Selective Class I Histone Deacetylase Inhibition Suppresses Hypoxia-Induced Cardiopulmonary Remodeling Through an Antiproliferative Mechanism
Rationale: Histone deacetylase (HDAC) inhibitors are efficacious in models of hypertension-induced left ventricular heart failure. The consequences of HDAC inhibition in the context of pulmonary hypertension with associated right ventricular cardiac remodeling are poorly understood.
Objective: This study was performed to assess the utility of selective small-molecule inhibitors of class I HDACs in a preclinical model of pulmonary hypertension.
Methods and Results: Rats were exposed to hypobaric hypoxia for 3 weeks in the absence or presence of a benzamide HDAC inhibitor, MGCD0103, which selectively inhibits class I HDACs 1, 2, and 3. The compound reduced pulmonary arterial pressure more dramatically than tadalafil, a standard-of-care therapy for human pulmonary hypertension that functions as a vasodilator. MGCD0103 improved pulmonary artery acceleration time and reduced systolic notching of the pulmonary artery flow envelope, which suggests a positive impact of the HDAC inhibitor on pulmonary vascular remodeling and stiffening. Similar results were obtained with an independent class I HDAC-selective inhibitor, MS-275. Reduced pulmonary arterial pressure in MGCD0103-treated animals was associated with blunted pulmonary arterial wall thickening because of suppression of smooth muscle cell proliferation. right ventricular function was maintained in MGCD0103-treated animals. Although the class I HDAC inhibitor only modestly reduced right ventricular hypertrophy, it had multiple beneficial effects on the right ventricle, which included suppression of pathological gene expression, inhibition of proapoptotic caspase activity, and repression of proinflammatory protein expression.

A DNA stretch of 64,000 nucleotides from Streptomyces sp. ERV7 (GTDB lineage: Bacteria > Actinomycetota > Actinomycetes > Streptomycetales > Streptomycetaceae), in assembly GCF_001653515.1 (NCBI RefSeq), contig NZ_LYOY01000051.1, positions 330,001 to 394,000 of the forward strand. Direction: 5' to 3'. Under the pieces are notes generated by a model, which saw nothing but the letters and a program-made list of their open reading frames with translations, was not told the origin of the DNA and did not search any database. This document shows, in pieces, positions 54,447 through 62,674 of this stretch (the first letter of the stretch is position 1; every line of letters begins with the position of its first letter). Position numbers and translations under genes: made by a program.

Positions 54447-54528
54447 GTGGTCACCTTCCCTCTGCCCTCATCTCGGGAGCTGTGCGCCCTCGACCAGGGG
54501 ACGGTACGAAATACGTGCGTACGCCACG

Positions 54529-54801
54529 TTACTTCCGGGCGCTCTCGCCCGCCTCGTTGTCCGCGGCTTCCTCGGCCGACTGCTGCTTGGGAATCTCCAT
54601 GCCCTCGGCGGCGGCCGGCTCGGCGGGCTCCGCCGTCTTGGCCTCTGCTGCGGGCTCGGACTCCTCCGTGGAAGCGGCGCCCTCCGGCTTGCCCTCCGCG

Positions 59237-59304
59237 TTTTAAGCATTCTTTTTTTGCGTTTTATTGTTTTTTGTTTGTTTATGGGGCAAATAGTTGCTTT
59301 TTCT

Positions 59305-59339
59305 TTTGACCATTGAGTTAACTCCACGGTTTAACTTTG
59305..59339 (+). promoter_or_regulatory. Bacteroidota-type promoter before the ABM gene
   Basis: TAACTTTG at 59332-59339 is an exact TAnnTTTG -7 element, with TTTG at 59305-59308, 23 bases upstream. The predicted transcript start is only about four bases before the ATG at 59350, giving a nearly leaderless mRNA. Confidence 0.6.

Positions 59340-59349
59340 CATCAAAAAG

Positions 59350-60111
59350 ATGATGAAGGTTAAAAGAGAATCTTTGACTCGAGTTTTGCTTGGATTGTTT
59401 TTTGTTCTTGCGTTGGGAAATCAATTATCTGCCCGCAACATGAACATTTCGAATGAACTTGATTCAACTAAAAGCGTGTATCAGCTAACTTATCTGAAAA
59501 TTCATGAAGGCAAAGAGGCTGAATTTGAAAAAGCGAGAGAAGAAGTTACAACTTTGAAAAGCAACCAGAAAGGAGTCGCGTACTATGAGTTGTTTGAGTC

Conclusions: By targeting distinct pathogenic mechanisms, isoform-selective HDAC inhibitors have potential as novel therapeutics for pulmonary hypertension that will complement vasodilator standards of care.
- Received October 8, 2011.
- Revision received January 11, 2012.
- Accepted January 18, 2012.
- © 2012 American Heart Association, Inc.